Geisinger Health ProvenCare
The private sector has also explored EBBP. Geisinger Health Plan instituted ProvenCare, a bundled payment program for nonemergency coronary artery bypass graft procedures in 2006, with a goal of increasing quality and value of care. The bundle encompassed all care beginning at the preoperative evaluation and extending 90 days after surgery. The program was a strong success, achieving decreased length of stay, readmission rates, complications, and hospital charges. Based on this success, Geisinger expanded the program to include additional surgical procedures and nonsurgical conditions, including bariatric surgery, chest pain, newborn care, and perinatal care.2,4,6
A final example of successful bundled payment is organ transplantation. For the last 20 years, payment for transplants has been bundled; the single payment typically covers all hospital, physician, and ancillary services for all phases of the defined transplant episode, which includes evaluation, procurement, hospital admission for the transplant, readmissions, and follow-up care. The length of a defined transplant episode can vary from 30 to 365 days. Payers typically do not adjust payment for patient severity beyond the severity included in the Medicare diagnosis–related group. However, payers do include some protections for providers such as outlier provisions.4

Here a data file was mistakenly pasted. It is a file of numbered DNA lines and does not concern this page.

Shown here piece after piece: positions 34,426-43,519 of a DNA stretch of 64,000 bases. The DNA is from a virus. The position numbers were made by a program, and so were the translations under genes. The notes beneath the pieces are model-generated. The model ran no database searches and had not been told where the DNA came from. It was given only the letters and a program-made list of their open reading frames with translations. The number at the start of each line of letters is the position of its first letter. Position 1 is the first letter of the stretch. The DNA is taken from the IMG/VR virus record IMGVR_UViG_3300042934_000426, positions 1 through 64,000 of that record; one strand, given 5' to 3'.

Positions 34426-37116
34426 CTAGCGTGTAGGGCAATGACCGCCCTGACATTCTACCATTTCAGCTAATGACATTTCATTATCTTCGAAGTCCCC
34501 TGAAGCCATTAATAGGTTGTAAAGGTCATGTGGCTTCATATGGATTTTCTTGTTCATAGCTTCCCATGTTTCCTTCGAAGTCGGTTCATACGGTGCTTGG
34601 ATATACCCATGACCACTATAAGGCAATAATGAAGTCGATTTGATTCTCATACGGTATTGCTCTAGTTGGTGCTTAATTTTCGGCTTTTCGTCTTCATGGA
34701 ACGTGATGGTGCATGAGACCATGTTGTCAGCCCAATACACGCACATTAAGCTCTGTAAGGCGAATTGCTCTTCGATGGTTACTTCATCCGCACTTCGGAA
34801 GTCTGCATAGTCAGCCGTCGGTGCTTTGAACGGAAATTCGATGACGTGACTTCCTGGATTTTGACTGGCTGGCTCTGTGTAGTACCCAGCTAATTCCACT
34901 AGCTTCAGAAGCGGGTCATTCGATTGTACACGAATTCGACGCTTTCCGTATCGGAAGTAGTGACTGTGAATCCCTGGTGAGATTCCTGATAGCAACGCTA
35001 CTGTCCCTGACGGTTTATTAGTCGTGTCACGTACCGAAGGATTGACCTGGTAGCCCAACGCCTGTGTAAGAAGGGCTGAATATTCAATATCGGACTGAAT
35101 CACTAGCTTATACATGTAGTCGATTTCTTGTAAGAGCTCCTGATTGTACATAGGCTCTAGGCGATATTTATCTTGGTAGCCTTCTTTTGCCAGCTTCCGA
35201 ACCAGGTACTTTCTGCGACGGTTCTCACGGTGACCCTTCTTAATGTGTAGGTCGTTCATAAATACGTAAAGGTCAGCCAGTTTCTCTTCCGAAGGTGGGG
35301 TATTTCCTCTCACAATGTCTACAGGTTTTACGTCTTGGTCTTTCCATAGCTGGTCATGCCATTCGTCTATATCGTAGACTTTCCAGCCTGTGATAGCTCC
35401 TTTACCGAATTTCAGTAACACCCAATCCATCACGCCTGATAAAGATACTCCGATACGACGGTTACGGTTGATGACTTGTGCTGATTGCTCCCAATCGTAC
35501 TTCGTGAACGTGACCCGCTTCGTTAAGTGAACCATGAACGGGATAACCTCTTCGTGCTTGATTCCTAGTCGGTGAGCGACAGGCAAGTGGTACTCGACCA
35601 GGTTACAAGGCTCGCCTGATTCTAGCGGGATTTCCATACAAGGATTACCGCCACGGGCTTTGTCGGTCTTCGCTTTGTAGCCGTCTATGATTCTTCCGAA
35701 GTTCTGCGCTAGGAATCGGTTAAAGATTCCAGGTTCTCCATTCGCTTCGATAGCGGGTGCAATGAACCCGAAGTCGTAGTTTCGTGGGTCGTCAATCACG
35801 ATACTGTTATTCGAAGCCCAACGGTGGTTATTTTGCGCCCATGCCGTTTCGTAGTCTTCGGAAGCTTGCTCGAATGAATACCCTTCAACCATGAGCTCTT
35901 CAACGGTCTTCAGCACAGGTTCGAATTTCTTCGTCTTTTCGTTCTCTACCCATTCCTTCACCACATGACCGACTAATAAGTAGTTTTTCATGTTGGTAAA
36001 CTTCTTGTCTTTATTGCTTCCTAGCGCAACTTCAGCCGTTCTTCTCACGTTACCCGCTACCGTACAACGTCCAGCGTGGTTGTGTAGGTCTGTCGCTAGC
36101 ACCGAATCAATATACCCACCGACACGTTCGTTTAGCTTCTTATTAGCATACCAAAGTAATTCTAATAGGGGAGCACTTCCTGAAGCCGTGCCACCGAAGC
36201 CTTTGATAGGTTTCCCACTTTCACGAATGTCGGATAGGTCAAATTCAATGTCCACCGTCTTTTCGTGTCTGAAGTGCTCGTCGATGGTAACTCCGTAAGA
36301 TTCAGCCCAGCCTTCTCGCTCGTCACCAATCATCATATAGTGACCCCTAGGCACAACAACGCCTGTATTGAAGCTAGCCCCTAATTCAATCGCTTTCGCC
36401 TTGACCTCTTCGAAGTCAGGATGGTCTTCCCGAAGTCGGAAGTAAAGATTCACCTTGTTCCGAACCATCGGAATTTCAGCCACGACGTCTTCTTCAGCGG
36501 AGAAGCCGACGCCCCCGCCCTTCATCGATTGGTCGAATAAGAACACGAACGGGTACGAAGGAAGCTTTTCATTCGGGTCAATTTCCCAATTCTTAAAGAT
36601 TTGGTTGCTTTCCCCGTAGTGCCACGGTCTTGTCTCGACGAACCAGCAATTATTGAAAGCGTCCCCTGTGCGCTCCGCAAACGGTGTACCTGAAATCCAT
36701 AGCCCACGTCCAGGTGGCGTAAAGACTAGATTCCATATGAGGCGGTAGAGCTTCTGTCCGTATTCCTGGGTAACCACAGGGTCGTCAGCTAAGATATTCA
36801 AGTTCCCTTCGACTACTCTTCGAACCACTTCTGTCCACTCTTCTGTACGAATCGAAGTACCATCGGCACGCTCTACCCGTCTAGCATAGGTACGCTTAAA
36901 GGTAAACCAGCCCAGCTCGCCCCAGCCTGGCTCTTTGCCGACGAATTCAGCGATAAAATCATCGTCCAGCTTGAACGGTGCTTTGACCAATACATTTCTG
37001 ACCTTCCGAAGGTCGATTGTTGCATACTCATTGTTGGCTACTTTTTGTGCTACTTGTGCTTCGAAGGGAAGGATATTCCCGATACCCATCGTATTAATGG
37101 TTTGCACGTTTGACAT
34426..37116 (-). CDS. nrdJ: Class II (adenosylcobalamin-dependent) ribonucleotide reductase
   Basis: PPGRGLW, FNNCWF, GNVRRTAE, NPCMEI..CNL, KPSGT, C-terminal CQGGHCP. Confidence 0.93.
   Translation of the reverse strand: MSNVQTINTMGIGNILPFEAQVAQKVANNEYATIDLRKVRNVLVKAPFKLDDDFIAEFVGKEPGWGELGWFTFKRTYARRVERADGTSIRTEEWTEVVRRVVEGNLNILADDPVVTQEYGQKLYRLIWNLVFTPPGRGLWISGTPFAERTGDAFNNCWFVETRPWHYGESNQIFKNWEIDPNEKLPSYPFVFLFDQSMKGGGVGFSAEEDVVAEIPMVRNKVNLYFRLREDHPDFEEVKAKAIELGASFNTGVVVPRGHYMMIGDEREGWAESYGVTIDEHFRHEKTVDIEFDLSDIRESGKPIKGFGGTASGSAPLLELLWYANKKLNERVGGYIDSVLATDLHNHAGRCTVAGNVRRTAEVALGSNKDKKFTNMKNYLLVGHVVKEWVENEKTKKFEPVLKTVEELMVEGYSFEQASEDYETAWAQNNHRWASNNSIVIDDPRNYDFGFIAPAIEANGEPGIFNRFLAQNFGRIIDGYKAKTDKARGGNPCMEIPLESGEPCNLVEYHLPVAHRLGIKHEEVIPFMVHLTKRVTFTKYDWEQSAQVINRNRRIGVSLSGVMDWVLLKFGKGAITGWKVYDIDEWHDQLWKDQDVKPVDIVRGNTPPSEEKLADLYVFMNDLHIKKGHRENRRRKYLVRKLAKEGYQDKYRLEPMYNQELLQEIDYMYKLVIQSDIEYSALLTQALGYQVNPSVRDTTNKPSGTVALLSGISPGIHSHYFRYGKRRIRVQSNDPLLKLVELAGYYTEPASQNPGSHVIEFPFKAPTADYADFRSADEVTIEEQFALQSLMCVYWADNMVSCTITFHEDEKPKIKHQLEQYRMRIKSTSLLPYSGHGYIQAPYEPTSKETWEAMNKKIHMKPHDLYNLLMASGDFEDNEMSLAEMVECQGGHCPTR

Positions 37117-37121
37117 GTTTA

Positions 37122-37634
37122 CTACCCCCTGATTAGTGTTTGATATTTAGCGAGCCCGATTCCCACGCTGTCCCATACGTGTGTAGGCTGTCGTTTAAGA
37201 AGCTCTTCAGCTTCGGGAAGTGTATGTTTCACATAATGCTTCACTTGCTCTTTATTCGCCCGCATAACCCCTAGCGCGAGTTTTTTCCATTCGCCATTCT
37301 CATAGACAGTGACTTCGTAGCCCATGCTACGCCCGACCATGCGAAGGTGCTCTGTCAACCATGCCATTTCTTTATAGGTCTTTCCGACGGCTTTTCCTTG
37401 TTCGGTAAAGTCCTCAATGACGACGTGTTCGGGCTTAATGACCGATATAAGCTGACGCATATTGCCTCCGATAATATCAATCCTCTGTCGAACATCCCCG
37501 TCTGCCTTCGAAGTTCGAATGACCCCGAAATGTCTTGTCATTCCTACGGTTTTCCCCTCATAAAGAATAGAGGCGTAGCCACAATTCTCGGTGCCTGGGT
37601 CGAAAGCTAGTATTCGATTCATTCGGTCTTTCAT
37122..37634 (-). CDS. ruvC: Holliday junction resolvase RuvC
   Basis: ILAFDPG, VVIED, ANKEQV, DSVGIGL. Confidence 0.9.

There are several unique features of transplant surgery that make this type of surgery ideal for bundled payment. Transplants are high-cost procedures, resulting in potential for increased cost savings; they have clearly defined start and end points; they have standardized care protocols and transparent, well-defined quality benchmarks. Transplant surgery outcomes are also highly team-dependent, reflecting the quality and coordination of care across multiple providers, including surgical and nonsurgical physicians and ancillary providers, and sites of care, hospital, and outpatient. Outcomes are transparently reported by transplant center, emphasizing the importance of this team approach. If outcomes fall below CMS standards, CMS will remove certification and commercial payers will drop the center from their networks. Thus, transplant is a remarkable success story in terms of EBBP, achieving high-quality outcomes, coordination, and cost savings.4